RTK Farming has taken its service nationwide due to popular demand, as well as launching a new hand-held device that farmers can take on the tractor or walk the fields with. We caught up with RTKF consultant PJ Walker to find out more, and spoke to Syngenta’s Henry Papworth, who has been using the hand-held device for three months.
When four Cambridgeshire farmers wanted to cover their own farms with RTK, they decided to join forces as a co-operative to install the equipment – but it quickly became obvious that many other farmers wanted to use the service as well, so they began leasing the signal to other farms. Within a few years, RTK Farming was covering the whole of East Anglia.
In 2015, they began working in Lincolnshire, then, as farmers and tractor dealers began requesting their services further afield, they spread out to other counties, including Kent and Sussex. At the beginning of last year, they decided to make the service nationwide – a project that has now reached completion.
RTKF consultant PJ Walker says that, unlike other providers, the company is dedicated to RTK, which is a hyper-accurate GPS signal for auto-steering tractors. “It is accurate to 2.5cm and is referred to as repeatable year on year, so the tractor will always go to the same point in the field because it’s on RTK,” PJ explains. “With other types of GPS system, you can’t do that, so that’s the core reason why people use it.”
He adds: “Because we’re dedicated to RTK, we have a team that is on call all of the time for customers who have any issues. They’re very experienced in all types of GPS equipment, so they can answer questions and get people up and running very quickly. That is part of the customer’s subscription, because what we want to do is keep people going all of the time as and when they need to be.”
Expanding the service
As part of RTKF’s expansion across the country, it has also upgraded its existing equipment and technology, PJ says.
“We can provide what’s known as a 4-constellation solution,” he explains. “So instead of just using GPS we use the Russian version of GPS, Glonass, which we were using anyway, but we now also have Galileo, which is the European version, and BeiDou, which is the Chinese version. We have many more satellites to work with, so people who are buying the latest GPS for their tractors will very much benefit from us having upgraded the technology.”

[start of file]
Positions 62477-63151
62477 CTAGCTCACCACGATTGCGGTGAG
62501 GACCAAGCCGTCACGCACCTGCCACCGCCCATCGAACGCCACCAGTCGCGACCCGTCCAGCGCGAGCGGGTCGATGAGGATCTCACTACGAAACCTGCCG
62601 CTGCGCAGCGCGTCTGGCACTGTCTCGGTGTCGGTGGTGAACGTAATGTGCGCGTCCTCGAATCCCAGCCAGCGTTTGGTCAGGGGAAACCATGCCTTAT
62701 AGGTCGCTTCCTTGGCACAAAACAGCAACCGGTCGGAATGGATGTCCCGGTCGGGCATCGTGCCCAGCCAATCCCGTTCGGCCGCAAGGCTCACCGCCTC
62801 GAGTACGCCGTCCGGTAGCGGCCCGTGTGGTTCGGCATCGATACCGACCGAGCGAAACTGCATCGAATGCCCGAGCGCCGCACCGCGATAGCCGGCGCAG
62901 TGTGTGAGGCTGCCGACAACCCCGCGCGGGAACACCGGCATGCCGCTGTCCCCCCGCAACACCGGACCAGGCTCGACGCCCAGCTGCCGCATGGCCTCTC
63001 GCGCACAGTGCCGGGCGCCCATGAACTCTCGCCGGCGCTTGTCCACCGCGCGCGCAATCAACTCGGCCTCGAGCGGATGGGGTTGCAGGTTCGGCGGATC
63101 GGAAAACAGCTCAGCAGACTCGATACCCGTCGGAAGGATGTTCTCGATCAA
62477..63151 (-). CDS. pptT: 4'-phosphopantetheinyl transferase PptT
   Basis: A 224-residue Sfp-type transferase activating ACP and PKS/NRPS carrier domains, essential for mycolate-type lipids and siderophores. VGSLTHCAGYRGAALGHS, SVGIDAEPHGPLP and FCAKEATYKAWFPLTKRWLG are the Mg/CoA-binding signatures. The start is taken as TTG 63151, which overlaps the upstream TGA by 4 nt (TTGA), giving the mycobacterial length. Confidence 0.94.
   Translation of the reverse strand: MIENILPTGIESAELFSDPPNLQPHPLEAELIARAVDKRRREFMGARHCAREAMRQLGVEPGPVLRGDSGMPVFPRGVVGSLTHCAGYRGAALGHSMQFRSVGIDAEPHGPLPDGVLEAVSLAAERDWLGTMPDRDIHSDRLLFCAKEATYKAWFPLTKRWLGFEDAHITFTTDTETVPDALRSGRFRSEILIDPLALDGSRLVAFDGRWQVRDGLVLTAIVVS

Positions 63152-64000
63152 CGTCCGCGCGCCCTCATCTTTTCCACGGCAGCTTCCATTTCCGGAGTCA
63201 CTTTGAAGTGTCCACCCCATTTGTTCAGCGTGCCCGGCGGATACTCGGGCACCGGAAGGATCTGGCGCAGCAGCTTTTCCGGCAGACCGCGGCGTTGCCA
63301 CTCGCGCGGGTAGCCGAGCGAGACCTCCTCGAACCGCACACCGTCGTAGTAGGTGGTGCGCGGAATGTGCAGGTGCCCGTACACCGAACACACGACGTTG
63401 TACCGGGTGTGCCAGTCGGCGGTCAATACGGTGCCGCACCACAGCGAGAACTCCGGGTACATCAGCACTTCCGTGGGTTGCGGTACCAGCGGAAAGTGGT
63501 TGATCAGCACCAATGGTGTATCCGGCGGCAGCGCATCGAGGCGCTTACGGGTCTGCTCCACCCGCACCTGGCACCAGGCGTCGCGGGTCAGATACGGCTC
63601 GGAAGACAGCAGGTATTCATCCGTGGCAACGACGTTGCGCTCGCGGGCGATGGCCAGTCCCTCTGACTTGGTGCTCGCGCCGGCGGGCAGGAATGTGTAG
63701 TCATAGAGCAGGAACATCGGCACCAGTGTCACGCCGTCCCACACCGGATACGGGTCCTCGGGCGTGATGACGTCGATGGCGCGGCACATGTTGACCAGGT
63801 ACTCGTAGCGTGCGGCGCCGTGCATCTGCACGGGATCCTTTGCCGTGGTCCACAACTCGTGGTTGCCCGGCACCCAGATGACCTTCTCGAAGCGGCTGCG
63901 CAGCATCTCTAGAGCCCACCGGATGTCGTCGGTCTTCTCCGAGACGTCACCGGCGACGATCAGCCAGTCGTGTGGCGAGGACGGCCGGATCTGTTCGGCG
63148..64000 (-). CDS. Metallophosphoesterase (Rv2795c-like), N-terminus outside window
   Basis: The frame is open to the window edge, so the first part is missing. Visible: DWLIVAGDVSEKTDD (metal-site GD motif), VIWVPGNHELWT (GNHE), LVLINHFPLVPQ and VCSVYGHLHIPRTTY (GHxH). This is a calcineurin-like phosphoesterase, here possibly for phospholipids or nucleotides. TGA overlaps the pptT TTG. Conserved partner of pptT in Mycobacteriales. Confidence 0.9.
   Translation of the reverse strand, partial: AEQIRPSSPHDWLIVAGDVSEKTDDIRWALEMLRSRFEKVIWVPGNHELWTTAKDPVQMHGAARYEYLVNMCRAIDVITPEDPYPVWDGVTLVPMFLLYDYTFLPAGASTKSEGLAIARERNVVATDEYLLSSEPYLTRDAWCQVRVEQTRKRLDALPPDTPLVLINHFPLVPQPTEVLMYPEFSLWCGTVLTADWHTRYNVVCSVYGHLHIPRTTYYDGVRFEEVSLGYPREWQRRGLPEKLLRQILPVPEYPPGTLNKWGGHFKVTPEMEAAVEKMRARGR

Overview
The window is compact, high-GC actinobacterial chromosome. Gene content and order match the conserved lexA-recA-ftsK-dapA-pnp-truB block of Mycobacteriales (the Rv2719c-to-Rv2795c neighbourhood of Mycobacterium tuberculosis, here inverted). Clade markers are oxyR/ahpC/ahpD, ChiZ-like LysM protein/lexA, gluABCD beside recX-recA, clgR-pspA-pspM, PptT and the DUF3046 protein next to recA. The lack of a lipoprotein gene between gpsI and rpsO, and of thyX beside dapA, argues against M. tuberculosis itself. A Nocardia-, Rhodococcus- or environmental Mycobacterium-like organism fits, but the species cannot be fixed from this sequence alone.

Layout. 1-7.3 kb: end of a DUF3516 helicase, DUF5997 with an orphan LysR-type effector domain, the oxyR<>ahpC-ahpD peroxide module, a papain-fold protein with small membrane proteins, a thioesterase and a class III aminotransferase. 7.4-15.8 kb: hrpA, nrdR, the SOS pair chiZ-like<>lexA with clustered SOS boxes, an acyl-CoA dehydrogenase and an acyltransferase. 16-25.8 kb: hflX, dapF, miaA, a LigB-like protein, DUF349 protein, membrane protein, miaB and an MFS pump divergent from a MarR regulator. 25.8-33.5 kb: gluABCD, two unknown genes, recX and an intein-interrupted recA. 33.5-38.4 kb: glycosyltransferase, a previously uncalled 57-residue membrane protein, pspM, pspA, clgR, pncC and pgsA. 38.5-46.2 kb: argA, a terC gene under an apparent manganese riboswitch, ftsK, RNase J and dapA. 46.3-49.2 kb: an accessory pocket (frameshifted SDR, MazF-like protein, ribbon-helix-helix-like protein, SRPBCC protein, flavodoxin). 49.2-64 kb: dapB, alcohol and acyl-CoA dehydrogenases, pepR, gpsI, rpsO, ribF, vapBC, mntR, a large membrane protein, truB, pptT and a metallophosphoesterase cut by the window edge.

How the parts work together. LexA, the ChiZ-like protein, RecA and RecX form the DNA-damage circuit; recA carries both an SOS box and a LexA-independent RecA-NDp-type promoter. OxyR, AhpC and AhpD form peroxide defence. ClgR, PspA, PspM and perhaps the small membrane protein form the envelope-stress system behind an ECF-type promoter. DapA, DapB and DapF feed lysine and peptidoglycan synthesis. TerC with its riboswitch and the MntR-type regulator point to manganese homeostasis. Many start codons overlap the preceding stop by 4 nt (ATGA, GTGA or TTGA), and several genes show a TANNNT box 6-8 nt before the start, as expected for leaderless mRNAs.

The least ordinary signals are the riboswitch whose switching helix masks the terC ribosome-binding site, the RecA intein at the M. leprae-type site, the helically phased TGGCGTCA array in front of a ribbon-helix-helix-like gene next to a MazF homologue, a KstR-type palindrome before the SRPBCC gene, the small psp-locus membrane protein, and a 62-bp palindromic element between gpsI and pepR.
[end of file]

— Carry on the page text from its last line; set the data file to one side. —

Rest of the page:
RTKF also now has remote access to all users so they can support customers more efficiently, by looking at exactly what is happening in the field as it happens, PJ adds. Eighty per cent of calls to the company are resolved without anyone needing to go on-site.
A new field companion
A new hand-held device, known as the RTK tablet, was recently launched by the company, shrinking the technology RTKF offers down to tablet size. It allows farmers to have GPS on the tablet that is accurate to 4cm. “What that means is you can have it in your vehicle or just walk around with it in your hand, mapping field boundaries, areas of interest or conservation areas,” PJ explains. “It might be an area of a field that you know gets very wet or drainage spots for example, and all of that data can then be collected.”
Commenting on the tablet’s applications, PJ adds: “We do a lot of work with a company in East Anglia that uses it for absolutely everything – they’re even mapping where their utility meters are, because they have so many and the device allows them to find them quickly and easily when their bills come in, so they can check the readings.
He adds: “It’s a very useful tool for people to have. Whereas before, if you wanted to complete these tasks you would have had to drive a tractor around the area – now you can just have the device in the truck all the time. If, for example, you need to map an area of onions because it looks like it’s yielding really well or really badly, you can figure out that area and put it in.
“It’s about being able to have a much better understanding and control of your data and much more accurately.”
Out in the field
We spoke to Henry Papworth from Syngenta, who has been using the new hand-held device for the past three months.
Discussing the benefits, he says: “While there has been standing crops, we have been able to walk round field boundaries or features with the RTK tablet without damaging any crops on foot. This has allowed us to begin field planning for trials accurately.”
For more information visit: http://www.rtkfarming.co.uk